Trying To Get To You

Wednesday, August 08, 2007

The Police At MSG

Today we are lucky to have a guest entry on last Friday night's Police show at MSG by our good friend Artie Fufkin. I have to say that Artie is a far better writer than I thought he'd be - and certainly a better writer than he is a promo man.

If I were a betting man, I would venture to say that nothing Sting does these days happens by accident. With that being said, if one was to believe that his intention was to “shock the world” by announcing a Police reunion, mission kind-of accomplished. But if you dig a little deeper, you’d see that it wasn’t so shocking.

Digging back into the set-lists from Sting’s last back-to-basics concert tour (during which he played colleges for the first time in decades), his set leaned heavily on classic Police material. And so when the band appeared together at a Sundance cocktail party following the screening of Stewart Copeland’s DVD Why Does Everyone Stare, it seemed like something was definitely brewing.

Since the time the trio imploded at the height of its popularity, Stewart Copeland has kept busy as an avid film composer (scoring a staggering 60 movies) and Andy Summers returned to his first love, jazz, releasing niche records with little commercial success. Which suited him just fine. Or so it seemed.

Of course, everyone knows what happened to Sting. But for better or for worse, you gotta give the guy credit-- a lot of credit. He works really hard at it. (And he has the body to prove it - Ed.) Releasing a consistent stream of solo albums (Nothing Like The Sun, The Soul Cages and Ten Sumner’s Tales have all aged well in their own way) some not so good (the over-produced Mercury Falling or the forgettable Sacred Love) all the while dropping unexpected later-day career gems like “Desert Rose” and mounting extensive concert tours featuring some of the most seasoned studio musicians money could buy.

And even though The Police never really formally announced their break-up, you couldn’t help but admire Sting for the time and effort he put into his Dream Of The Blues Turtles band which featured the truly outstanding Omar Hakim/Branford Marsalis/Daryl Jones/Kenny Kirkland line-up which helped not just re-invent, but truly re-construct some of Sting’s darker material like “Shadows In The Rain,” “Bring On The Night,” “When The World Is Running Down…” into swinging jazz fusion monsters, with some versions actually eclipsing the originals. Many other line-ups would follow, but none would match the sheer splendor and wow factor of the original Turtle’s band. The line-ups that followed, while often equally talented in the sum of their parts, became more and more sanitized as the years wore on. The adjective I found myself using after seeing Sting shows was “polite.” Having seen most of them live, I tip-toed around The Police reunion cautiously.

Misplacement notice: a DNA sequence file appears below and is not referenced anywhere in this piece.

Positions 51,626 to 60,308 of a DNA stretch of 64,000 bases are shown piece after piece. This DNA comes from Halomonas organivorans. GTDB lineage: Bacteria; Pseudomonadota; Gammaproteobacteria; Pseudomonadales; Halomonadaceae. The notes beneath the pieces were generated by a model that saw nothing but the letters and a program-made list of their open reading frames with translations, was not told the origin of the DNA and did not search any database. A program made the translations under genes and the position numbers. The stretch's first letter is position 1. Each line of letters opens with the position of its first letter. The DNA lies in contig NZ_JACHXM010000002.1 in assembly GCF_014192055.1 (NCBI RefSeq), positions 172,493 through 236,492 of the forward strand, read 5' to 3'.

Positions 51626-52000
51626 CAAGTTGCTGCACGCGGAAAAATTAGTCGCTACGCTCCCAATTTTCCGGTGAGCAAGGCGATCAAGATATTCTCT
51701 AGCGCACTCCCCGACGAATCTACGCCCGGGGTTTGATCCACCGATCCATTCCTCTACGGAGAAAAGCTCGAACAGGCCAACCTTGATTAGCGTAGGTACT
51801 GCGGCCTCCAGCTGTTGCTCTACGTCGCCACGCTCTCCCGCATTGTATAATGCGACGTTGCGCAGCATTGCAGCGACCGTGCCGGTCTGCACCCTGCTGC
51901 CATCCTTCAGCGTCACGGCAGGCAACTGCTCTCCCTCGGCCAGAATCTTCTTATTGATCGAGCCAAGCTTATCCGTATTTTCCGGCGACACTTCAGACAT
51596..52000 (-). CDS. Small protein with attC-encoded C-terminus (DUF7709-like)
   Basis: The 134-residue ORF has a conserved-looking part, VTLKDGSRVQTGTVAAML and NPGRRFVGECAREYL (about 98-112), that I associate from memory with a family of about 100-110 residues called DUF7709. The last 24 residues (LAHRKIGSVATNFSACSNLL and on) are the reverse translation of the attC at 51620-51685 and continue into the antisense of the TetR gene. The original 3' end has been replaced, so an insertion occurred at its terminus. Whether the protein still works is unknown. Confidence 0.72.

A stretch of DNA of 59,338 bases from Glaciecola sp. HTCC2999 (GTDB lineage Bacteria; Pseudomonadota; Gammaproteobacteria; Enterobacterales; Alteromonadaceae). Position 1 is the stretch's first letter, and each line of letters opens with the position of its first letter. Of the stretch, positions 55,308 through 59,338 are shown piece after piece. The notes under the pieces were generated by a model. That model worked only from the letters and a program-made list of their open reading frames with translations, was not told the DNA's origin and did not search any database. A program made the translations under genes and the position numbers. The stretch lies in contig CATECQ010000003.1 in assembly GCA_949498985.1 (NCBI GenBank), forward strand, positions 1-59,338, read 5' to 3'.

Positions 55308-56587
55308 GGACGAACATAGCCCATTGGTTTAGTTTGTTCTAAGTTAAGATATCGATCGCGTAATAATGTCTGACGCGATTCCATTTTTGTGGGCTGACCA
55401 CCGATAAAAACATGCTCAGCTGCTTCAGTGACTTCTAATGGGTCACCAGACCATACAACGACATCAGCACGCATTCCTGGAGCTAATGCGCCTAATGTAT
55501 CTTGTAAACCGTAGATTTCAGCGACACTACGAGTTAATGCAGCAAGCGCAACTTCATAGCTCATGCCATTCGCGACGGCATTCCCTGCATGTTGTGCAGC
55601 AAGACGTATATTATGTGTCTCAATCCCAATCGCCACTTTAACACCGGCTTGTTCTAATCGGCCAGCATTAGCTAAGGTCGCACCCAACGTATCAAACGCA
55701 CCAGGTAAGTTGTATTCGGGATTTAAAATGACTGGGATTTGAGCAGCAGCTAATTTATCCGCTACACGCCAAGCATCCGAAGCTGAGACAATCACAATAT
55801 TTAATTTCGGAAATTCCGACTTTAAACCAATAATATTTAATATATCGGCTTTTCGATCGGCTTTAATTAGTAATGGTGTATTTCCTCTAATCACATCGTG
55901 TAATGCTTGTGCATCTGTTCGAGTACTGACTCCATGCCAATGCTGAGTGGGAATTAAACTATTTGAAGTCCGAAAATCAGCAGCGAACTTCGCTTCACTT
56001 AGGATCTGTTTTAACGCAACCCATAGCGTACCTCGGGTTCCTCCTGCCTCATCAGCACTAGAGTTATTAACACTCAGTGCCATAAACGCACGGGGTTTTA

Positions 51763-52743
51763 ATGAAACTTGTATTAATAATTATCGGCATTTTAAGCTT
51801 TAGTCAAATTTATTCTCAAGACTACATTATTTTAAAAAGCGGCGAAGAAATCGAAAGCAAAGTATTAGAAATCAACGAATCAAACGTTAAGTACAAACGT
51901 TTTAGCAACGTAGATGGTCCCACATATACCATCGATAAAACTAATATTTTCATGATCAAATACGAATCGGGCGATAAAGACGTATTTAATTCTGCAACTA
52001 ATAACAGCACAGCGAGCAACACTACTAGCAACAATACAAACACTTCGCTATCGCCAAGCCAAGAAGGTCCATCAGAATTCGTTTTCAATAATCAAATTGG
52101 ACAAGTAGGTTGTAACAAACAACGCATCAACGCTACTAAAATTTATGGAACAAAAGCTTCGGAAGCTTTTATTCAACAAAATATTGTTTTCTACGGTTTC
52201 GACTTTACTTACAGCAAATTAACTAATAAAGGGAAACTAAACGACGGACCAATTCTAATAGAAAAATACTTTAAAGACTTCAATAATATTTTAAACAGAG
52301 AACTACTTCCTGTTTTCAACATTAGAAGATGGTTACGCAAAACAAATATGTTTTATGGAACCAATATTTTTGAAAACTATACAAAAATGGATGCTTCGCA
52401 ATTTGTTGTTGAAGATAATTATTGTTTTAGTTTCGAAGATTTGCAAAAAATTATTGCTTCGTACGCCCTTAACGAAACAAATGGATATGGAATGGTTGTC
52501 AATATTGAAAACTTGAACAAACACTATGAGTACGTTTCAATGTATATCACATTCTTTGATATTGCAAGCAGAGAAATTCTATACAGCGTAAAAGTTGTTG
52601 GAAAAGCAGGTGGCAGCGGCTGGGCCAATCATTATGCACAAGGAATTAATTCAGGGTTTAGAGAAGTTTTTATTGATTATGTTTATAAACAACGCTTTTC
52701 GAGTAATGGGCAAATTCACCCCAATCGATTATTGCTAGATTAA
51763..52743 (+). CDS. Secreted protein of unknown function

With the advance buzz on the first few shows being very mixed, my intention was to approach the band’s return to Madison Square Garden with an open mind. Walking into the arena, a couple of things perked my immediate interest. The first one being that The Police themselves hadn’t played together on-stage at MSG in over 25 years-- I can’t recall another band (other than maybe Cream) that had been away this long. The second thing on my mind was more of a curiosity factor to see how the mostly older crowd would react to the band’s return.